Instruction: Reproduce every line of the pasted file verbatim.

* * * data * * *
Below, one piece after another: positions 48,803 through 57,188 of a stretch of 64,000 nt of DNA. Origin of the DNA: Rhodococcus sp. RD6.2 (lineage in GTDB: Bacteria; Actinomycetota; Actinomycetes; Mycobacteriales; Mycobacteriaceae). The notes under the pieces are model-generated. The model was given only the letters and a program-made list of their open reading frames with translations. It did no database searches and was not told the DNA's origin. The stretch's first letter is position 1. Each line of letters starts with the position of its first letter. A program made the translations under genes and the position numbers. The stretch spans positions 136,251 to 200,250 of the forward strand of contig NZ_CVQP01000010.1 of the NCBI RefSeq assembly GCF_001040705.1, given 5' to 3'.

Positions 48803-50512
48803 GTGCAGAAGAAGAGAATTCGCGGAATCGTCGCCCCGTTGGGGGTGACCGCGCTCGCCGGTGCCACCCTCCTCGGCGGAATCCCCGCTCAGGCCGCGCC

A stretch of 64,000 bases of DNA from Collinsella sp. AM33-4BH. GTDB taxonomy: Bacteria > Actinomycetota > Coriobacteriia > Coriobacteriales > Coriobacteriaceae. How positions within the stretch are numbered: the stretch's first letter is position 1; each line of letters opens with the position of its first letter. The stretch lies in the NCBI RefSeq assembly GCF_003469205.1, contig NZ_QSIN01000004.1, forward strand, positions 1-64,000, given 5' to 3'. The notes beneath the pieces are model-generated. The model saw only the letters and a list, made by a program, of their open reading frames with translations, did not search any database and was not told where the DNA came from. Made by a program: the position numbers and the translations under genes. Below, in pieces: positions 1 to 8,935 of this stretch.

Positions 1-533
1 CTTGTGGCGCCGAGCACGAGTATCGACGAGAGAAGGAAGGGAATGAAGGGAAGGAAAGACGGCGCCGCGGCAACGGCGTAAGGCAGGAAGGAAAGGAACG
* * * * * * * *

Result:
Below, one piece after another: positions 48,803 through 57,188 of a stretch of 64,000 nt of DNA. Origin of the DNA: Rhodococcus sp. RD6.2 (lineage in GTDB: Bacteria; Actinomycetota; Actinomycetes; Mycobacteriales; Mycobacteriaceae). The notes under the pieces are model-generated. The model was given only the letters and a program-made list of their open reading frames with translations. It did no database searches and was not told the DNA's origin. The stretch's first letter is position 1. Each line of letters starts with the position of its first letter. A program made the translations under genes and the position numbers. The stretch spans positions 136,251 to 200,250 of the forward strand of contig NZ_CVQP01000010.1 of the NCBI RefSeq assembly GCF_001040705.1, given 5' to 3'.

Positions 48803-50512
48803 GTGCAGAAGAAGAGAATTCGCGGAATCGTCGCCCCGTTGGGGGTGACCGCGCTCGCCGGTGCCACCCTCCTCGGCGGAATCCCCGCTCAGGCCGCGCC

A stretch of 64,000 bases of DNA from Collinsella sp. AM33-4BH. GTDB taxonomy: Bacteria > Actinomycetota > Coriobacteriia > Coriobacteriales > Coriobacteriaceae. How positions within the stretch are numbered: the stretch's first letter is position 1; each line of letters opens with the position of its first letter. The stretch lies in the NCBI RefSeq assembly GCF_003469205.1, contig NZ_QSIN01000004.1, forward strand, positions 1-64,000, given 5' to 3'. The notes beneath the pieces are model-generated. The model saw only the letters and a list, made by a program, of their open reading frames with translations, did not search any database and was not told where the DNA came from. Made by a program: the position numbers and the translations under genes. Below, in pieces: positions 1 to 8,935 of this stretch.

Positions 1-533
1 CTTGTGGCGCCGAGCACGAGTATCGACGAGAGAAGGAAGGGAATGAAGGGAAGGAAAGACGGCGCCGCGGCAACGGCGTAAGGCAGGAAGGAAAGGAACG